Commissioner Illig asked how Walden House would be able to save $300,000 and reduce the length of stay, yet still keep the same number of clients. Dr. Katz replied that Walden typically has longer lengths of stay than other contractors. So there may be a reduction in the static number of beds, but in terms of the number of clients the agency serves, there should not be a reduction.

Public Comment

  • Norma Hotaling, Executive Director of SAGE, thanked the commission for retaining substance abuse programs, which is the cheapest services the department can buy.
  • Greg Parks, Team II Clinic, said there are so many people who still need the services provided by the Team II Clinic.
  • Angel Temple, Client of Team II, opposed to the relocation and consolidation of the clinic to the OMI Mental Health Clinic. Patients like her would fall through the cracks, and instead of saving money there would be more hospitalization of patients.
  • Sharon Parks, patient at Team II Clinic, opposes the relocation of the clinic. It will be disruptive and reduce the quality of care.
  • Rolando Alfonso, Citywide helped him stay clean for two years, helps him with his medication, and he has had no problem with the law for the past two years.
  • Debbie Woods, Citywide client, said this agency saved her life. All the staff is very supportive.
  • Billy Powell, has been incarcerated many times over the years. Citywide Clinic gives him everything he needs, and is the best type of rehabilitation he has ever had.
  • Kinneth Bell, client at Citywide, said the program is helping him deal with depression and other problems. Please help the agency.
  • Michael Williams, client at Citywide, has been in and out of jails and hospitals for 20 years. Citywide is helping him with his life. Please keep the program.
  • Jay Ordman, objects to the Mayor’s request for a $50 million cut in healthcare spending, instead of raising taxes on the very wealthy and big businesses.
  • Larry Young, client of Citywide, said the program has provided him with medication and housing. It is the first program in his life where he has had anger management, harm reduction and other programs. Please try to keep the program open.
  • David Fariello, program director at Citywide Case Management. If this program terminates July 1st, in addition to losing 100 treatment slots, there will be negative impacts to two other partner programs that share space with Citywide. Second, although appropriate mental heath treatment is reducing jail days, the primary result has been success in getting citizens who suffer from mental health and substance abuse into treatment often for the first time in their lives.
  • Jane Kiskiras, client of Maxine Hall Health Clinic, Maxine Hall is the best healthcare she has ever received. The staff are real caregivers.
  • Jenelle, Team II Clinic, said the clinic provides services to a community that otherwise would not seek help. The clients will not seek services in a place they do not feel comfortable in. Let Team II remain.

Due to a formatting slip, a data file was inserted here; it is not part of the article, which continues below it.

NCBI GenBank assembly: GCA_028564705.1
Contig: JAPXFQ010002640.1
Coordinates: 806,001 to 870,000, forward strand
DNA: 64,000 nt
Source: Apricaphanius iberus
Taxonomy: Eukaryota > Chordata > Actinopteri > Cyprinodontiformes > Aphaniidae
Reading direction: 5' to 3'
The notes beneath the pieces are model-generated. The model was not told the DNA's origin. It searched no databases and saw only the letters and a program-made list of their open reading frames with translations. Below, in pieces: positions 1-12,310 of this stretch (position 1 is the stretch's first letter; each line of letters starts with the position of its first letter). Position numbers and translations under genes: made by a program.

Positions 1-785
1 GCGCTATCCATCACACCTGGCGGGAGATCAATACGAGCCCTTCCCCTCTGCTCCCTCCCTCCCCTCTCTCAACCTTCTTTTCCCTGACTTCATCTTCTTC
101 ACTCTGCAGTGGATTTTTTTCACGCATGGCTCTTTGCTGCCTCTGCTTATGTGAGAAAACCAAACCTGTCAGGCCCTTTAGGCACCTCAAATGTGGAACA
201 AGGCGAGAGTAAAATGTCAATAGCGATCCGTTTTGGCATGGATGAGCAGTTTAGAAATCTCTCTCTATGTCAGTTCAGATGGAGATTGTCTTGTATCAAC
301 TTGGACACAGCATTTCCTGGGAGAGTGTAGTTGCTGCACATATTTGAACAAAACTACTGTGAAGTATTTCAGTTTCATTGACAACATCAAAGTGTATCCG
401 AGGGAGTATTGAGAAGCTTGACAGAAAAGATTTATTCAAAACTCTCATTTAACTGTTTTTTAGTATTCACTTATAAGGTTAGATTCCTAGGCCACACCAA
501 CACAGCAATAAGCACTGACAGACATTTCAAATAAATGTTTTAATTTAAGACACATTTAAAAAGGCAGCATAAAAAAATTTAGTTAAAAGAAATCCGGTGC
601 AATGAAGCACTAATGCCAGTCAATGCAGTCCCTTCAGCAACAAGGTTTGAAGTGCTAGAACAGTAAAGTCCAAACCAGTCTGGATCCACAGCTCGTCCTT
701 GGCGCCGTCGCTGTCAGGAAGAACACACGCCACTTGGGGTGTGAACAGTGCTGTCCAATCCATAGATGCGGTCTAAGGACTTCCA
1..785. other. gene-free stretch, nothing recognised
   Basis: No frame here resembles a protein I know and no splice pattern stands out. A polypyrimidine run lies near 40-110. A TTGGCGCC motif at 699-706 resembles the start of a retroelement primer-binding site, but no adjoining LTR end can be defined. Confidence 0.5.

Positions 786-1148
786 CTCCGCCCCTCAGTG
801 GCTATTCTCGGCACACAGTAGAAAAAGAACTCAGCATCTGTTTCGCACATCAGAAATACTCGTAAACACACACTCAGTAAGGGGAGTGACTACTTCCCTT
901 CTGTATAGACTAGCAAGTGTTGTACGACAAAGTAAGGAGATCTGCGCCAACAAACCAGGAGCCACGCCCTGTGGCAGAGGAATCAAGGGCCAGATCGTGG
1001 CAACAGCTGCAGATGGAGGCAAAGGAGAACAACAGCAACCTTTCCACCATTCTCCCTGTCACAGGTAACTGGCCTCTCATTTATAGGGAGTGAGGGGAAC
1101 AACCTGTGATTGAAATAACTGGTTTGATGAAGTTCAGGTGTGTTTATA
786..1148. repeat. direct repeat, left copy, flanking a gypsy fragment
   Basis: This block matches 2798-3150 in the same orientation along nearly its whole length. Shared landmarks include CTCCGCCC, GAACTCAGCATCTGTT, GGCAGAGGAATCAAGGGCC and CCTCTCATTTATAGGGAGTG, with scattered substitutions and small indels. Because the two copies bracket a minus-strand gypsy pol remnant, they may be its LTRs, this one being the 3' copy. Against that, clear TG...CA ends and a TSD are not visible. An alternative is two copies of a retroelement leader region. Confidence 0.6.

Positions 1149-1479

• Kathleen Ryan, Chair of the CHN NP Professional Development Group - the group is sad and dismayed at the sudden termination of David Ofman. His dismissal leaves a void in leadership and advocacy. He has worked diligently to improve care and access for indigent patients. Dr. Ofman has been a mentor to many CHN nurse practitioners.
  • Bruce Folsom, social worker at Southeast Mission Geriatrics. The proposed location is inappropriate for its clients. It is far away for most of the clients and is in a heavily congested neighborhood. In addition, the proposed location has had environmental problems.
  • Arthur Bosse, National Council on Alcoholism. Substance abuse problems exist regardless of whether or not there is funding. Spending money in this area saves money in so many other areas. The Health Commission must advocate to at least maintain the level of substance abuse services.
  • Martha Hawthorne, PHN at Castro Mission Health Center, is very concerned about the administrative cuts to Primary Care. These cuts will impact patient care and will result in the health centers serving fewer patients.
  • Elizabeth Smith – Maxine Hall Health Center transformed her life. Do not make cuts to Primary Care.
  • David Hall, client of Morrisania West, read from a letter he submitted to the Commission (on file).
  • Yehiel Yisra-el, Morrisania West, said more funding is needed, and more cuts should be taken elsewhere. The Health Commission has the bully pulpit to say to the corporations and leaders, in a peaceful revolution, that these cuts are draconian.
  • Maurice May, Morrisania West, said his job is to help teens prepare for employment and get jobs. Please say no to budget cuts to the Health Department, because the youth need these programs.
  • Piers MacKenzie, Friends and Families of the MHRF, hopes that Commissioner Illig supports the direction of the MHRF Blue Ribbon Committee, which has been endorsed by the Health Commission.
  • Dale Milfay, said the Commission must take a stand and demand alternative sources of revenue. We cannot continue these draconian cuts. People with mental illness cannot get better with shorter stays. Patients with poverty-level incomes should not be charged a pharmaceutical co-pay—and remember that psychotropic drugs are not generic.